In fact, although it’s not obvious on the surface of things, it would seem that part of God’s answer is that the proud and arrogant people who had conquered them would not last. In our lesson this comes as a hint: “their spirit is not right in them” (Hab. 2:4). In the next verse, it’s more straightforward: “the arrogant do not endure” (Hab. 2:5). Although the proud and arrogant seemed to have all the power at the time, God assures Habakkuk that their power would come to an end. And his people would indeed have a future.
At times when you look at our world it’s easy to become discouraged. It can seem like all the wrong people have all the power in our world, and they use it to their own advantage. With that in mind, many may say that the church has become irrelevant in our culture. But just as it was in that day, so now God still has a future for his people.[4] And the path to that future is found in our lesson as well: “the righteous live by their faith” (Hab. 2:4). Perhaps a better way to put it is that God’s people endure through their faithfulness to him and to the gospel of new life through Jesus Christ. That is the vision that has inspired generations of servants of God—right here in this church as well as elsewhere. And it’s that vision that continues to point us toward the future. As we gain new sight of this future, it can renew in us a fresh vision for our lives in the present.

[1] © 2016 Alan Brehm. A sermon delivered by Rev. Dr. Alan Brehm on 10/30/2016 at Hickman Presbyterian Church, Hickman, NE.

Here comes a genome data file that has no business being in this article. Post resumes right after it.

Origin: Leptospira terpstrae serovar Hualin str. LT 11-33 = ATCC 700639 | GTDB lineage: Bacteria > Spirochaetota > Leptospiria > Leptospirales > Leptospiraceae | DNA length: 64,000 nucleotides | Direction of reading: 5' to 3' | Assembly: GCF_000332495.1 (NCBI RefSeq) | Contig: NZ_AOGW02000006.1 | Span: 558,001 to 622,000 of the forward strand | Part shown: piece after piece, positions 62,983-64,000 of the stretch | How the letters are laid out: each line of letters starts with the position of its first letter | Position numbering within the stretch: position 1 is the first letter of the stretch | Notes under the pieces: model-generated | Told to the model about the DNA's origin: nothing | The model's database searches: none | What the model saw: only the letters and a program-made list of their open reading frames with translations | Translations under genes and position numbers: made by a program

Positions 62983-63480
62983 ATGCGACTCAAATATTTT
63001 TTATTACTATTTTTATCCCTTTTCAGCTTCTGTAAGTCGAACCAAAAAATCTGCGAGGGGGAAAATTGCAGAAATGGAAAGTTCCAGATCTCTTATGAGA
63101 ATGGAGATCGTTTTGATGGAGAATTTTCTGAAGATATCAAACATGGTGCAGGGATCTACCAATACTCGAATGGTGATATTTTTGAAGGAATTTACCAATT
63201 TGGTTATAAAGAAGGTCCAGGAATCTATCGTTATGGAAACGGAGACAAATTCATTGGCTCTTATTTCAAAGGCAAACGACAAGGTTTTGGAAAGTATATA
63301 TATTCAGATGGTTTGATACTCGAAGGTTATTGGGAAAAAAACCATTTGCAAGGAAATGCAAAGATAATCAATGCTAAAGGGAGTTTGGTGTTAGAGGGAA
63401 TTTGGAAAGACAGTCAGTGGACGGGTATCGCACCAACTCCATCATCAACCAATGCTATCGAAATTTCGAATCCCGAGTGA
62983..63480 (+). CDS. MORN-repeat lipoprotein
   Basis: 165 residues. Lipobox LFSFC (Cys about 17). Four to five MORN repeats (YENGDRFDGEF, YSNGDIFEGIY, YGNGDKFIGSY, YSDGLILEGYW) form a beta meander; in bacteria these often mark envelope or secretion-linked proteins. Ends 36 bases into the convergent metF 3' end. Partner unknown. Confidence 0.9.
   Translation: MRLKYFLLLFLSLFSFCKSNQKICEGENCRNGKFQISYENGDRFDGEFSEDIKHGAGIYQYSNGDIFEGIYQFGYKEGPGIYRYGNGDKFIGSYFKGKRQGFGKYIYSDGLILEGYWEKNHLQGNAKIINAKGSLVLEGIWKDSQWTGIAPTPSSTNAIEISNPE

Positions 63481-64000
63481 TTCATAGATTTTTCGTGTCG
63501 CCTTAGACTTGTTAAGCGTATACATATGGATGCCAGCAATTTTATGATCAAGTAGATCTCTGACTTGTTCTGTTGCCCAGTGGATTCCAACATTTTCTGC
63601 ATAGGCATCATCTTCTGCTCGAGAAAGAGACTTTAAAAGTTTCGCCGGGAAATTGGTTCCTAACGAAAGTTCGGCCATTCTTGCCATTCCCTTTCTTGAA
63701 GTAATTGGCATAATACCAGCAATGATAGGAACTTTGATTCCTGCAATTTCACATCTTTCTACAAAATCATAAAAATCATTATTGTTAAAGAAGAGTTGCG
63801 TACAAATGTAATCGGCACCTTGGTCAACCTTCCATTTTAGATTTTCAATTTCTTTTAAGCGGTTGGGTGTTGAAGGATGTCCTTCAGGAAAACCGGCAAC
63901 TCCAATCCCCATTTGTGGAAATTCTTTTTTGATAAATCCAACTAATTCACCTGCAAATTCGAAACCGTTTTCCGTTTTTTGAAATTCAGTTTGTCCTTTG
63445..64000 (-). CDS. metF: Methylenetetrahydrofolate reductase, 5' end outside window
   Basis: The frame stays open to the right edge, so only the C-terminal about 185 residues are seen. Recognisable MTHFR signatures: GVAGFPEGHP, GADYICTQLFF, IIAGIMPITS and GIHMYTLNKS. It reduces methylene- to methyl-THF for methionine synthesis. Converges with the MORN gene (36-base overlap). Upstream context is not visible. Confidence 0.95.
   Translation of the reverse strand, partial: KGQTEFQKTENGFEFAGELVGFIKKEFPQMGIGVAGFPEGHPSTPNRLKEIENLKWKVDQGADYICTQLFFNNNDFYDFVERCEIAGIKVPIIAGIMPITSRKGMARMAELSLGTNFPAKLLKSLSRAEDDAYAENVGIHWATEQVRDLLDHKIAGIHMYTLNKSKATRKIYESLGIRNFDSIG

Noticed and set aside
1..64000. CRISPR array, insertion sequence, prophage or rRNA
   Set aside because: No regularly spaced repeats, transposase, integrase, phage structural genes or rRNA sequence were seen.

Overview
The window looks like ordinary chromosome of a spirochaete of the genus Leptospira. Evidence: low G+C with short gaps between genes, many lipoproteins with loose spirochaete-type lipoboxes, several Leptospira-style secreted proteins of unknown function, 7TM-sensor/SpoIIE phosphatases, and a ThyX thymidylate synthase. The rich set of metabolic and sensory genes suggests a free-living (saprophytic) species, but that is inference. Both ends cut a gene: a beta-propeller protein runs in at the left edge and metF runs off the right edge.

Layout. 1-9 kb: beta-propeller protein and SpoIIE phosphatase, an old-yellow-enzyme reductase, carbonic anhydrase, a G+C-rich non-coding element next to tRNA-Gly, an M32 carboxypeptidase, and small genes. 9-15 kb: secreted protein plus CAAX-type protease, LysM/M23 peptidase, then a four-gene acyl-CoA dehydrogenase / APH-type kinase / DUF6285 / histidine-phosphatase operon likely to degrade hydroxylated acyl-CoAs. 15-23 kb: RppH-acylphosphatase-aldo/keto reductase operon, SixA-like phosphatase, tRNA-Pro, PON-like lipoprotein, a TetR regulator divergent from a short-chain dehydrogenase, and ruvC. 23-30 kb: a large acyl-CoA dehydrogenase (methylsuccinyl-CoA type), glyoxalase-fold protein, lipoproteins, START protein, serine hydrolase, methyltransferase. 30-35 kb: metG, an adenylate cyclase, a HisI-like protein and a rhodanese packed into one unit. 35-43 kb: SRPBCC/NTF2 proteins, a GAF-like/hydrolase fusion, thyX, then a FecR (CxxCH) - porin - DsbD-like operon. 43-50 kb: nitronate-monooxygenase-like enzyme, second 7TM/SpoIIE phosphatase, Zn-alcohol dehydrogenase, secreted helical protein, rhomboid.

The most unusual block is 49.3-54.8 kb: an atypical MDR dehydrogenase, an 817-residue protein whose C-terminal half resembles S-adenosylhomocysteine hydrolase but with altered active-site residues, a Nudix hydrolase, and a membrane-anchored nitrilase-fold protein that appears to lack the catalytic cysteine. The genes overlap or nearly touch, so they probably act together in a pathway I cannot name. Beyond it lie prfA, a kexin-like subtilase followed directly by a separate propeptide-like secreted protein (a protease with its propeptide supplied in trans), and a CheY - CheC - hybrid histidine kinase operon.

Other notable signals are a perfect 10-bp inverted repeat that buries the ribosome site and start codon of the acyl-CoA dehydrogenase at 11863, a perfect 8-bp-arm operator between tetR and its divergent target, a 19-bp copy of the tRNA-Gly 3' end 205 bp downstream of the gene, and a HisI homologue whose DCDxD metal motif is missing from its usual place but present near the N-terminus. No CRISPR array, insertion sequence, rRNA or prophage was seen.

[2] Cf. Ralph L. Smith, Micah–Malachi, 107: “Habakkuk, like all of us, was living ‘between the times,’ between the promise and the fulfillment. Habakkuk was to wait in faith for God to act.”
[3] Cf. Karl Barth, Church Dogmatics 4.3.2:913: “How much need faith has of hope may be seen from the innumerable temptations which assail and shake those who would cling to the Word of God, from the delay of God in the fulfilment of His promises (cf. Hab. 2:3), from the hiding of His face, from the aperta indignatio [revealed indignation] with which He can sometimes startle even His own people, from the scoffers who ask where is His coming, who argue that all things remain as they were, and who can so easily insinuate their doubts into ourselves and the world around (2 Pet. 3:4)!”
[4] Cf. Jürgen Moltmann, Theology of Hope, 85, where he reminds us that our hope is based on a promise, one which contains a fundamentally different view of reality, and in fact not only “announces the coming of a not yet existing reality” but also to some extent “goes beyond what is possible and impossible in the realistic sense” by anticipating the fulfillment of the promise already in the present. Cf. also similarly, Jürgen Moltmann, The Church in the Power of the Spirit, 295.